The unconventional ideas behind the founding of the Science News Service and the Scripps Institution of Oceanography
By Bill Kovarik
The two men would seem to be unlikely allies. The famously cantankerous, barely educated newspaper publisher, on the one hand, and the zoology professor with a Harvard Ph.D. on the other, didn’t appear to have much in common when they met in the summer of 1903.
But somehow they got on famously, and their collaboration changed American science, creating two of its most important 20th century institutions: the Scripps Institution of Oceanography and the Science News Service.
Historians would later write that publisher Edward W. Scripps loved the ocean and was fascinated with science, and that led him to help start the oceanographic institute. But there’s more to it. Scripps’ rough-hewn unpublished musings (which he called “disquisitions”) show clearly that he was no lofty theorist, and that he relied on William E. Ritter as a scientific agenda setter.
Ritter was a charming and articulate scientist who had been leading summer lab classes and gathering marine specimens on the California coast when friends brought Scripps by Ritter’s lab for a visit in the summer of 1903.
What fueled this friendship was a powerful idea the two men shared – a joint vision of a way to improve American life through an understanding of science and man’s biological destiny. Scripps and Ritter were determined to improve the human environment and to use their institutions to advance the cause.
“Peace is possible; famine unnecessary; disease reducible; [and] individual wealth and comfort can be increased enormously,” Scripps wrote, and then as an afterthought, added that instead of enormously, “my friend Professor W.E. Ritter would say infinitely.”
Who was E.W. Scripps?
E.W. Scripps (1854 – 1926) was a self-educated and famously cantankerous newspaper publisher who, beginning in 1878, built a chain of regional “penny press” daily newspapers into a diversified media company that survives with his name today. *
At the height of his career, Scripps was almost as well known as Joseph Pulitzer or William Randolph Hearst. He came of age at a moment of great opportunity in newspaper publishing, when the voice of the working man was not often reflected in small town newspapers. Using the formula also adopted by Pulitzer and Hearst, the Scripps chain would start up a small “penny” newspaper and run sensational anti-corruption stories in the Progressive muckraking style. Unlike Pulitzer, who stuck with St. Louis and New York, Scripps aimed for small Midwestern cities and had fairly good business sense. His newspapers stayed profitable even through the depression years when Pulitzer’s NY World newspaper folded and Hearst’s empire began crumbling.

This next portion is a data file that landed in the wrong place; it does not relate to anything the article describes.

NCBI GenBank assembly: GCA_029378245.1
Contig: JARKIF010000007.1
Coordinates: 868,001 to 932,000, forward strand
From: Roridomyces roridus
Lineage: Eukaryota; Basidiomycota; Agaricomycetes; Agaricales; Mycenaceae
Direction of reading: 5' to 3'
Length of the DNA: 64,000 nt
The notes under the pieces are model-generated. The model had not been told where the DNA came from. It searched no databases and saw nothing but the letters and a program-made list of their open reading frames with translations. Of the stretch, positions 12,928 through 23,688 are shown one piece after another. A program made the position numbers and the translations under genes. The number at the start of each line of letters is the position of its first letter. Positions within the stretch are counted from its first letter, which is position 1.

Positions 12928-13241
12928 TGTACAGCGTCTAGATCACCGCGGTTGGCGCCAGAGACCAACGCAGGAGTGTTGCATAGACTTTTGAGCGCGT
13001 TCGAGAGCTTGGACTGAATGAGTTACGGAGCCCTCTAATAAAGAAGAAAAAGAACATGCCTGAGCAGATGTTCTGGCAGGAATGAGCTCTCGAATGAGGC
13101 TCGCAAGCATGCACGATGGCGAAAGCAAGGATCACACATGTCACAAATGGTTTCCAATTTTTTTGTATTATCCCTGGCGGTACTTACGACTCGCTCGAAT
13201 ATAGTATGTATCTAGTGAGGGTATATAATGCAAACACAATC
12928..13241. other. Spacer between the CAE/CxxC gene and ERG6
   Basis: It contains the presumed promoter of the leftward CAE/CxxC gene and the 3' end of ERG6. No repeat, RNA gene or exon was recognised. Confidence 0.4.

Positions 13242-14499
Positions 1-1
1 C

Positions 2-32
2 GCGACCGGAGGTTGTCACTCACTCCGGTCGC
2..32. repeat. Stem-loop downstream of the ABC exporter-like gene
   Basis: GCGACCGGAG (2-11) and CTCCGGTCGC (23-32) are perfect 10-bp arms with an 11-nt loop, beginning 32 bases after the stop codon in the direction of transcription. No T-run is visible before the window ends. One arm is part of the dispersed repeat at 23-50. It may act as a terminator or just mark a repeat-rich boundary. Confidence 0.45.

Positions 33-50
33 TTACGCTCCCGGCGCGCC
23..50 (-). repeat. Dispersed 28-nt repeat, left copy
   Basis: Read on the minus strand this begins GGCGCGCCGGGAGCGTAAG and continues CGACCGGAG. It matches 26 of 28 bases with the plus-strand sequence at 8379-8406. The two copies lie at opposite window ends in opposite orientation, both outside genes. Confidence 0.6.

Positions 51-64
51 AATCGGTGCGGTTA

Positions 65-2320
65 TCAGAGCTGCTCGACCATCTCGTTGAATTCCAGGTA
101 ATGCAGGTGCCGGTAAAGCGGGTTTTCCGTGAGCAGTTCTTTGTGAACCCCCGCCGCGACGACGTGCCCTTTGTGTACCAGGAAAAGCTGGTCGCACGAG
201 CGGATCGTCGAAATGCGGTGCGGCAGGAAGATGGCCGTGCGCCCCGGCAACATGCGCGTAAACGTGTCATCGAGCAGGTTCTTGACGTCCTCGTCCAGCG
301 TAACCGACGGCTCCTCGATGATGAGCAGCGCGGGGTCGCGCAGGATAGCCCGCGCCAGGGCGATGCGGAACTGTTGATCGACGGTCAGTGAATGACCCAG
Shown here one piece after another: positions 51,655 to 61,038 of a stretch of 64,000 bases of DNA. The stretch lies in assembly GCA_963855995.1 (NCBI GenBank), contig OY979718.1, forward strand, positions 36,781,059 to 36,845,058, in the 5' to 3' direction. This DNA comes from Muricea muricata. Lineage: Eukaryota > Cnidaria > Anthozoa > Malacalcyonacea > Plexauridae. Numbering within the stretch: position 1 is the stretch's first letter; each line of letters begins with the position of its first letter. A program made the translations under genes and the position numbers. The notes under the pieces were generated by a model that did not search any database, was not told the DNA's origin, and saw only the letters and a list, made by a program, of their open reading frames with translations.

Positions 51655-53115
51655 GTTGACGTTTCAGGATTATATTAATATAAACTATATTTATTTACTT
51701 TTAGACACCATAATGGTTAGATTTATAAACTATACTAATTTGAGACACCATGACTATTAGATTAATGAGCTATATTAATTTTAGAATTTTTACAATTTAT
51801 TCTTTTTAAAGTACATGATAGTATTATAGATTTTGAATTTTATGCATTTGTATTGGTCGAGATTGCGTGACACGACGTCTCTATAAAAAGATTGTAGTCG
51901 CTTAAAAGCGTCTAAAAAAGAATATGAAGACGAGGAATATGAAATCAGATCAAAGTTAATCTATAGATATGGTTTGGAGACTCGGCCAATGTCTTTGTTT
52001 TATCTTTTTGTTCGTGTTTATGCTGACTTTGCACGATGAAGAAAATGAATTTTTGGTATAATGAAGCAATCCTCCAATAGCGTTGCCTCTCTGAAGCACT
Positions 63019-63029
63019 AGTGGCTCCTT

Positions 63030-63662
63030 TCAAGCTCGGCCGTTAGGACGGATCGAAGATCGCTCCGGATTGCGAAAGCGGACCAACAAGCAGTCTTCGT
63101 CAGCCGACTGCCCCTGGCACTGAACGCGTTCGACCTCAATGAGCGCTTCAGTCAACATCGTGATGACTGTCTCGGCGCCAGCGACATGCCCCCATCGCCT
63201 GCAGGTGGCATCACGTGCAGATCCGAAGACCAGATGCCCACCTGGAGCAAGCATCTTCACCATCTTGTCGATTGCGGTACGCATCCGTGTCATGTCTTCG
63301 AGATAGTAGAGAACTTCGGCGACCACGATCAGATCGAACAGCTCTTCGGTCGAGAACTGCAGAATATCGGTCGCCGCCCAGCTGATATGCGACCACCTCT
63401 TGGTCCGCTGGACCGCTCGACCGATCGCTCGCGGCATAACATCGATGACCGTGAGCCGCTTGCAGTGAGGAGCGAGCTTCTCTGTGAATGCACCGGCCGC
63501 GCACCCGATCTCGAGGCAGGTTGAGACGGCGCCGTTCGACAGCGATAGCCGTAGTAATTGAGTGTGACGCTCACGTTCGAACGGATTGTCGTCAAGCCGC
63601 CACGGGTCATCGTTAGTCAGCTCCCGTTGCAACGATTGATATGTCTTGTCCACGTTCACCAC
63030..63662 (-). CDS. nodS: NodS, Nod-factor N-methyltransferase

Scripps was original in another way. Before Hearst got the idea for San Simeon, Scripps built a small personal California retreat, called Miramar, just north of San Diego. The ranch was nowhere near as lavish as Hearst’s palace, built several hundred miles north and two decades later. Also unlike Hearst, Scripps was genuine in his concern for ordinary working people, and he helped Lincoln Stephens and other muckrakers fight civic corruption, taking risks and occasionally losing advertisers. Unlike Hearst the conservative Republican, Scripps was a Democrat. But he avoided radicals, and, for example, did not like the IWW when it created a series of protests in San Diego.
Scripps had a reputation for cantankerousness. In fact, a 1951 collection of his writings was entitled “Damned old Crank.” He was a young crank, too. A famous incident early in his career involved accusations by a competing publisher of harboring a mistress. Scripps called a press conference to answer the charges and produced – to everyone’s astonishment – the mistress herself. Both made a full confession and then said, in effect, so what?
The scientific question that bothered Scripps was simple but huge, and he often posed the question in an unvarnished form: “What is this damned human animal anyway?”
As a zoologist, Ritter was not interested in the human animal. But after meeting and collaborating with Scripps, Ritter saw a way to “improve the quality of the millions of human animals living in the United States.” (Pauley, 2001, p. 210)
Science and journalism at the turn of the century
American science was emerging at this moment in history, but few publishers understood what that meant, and partly as a result, few in the public understood it either.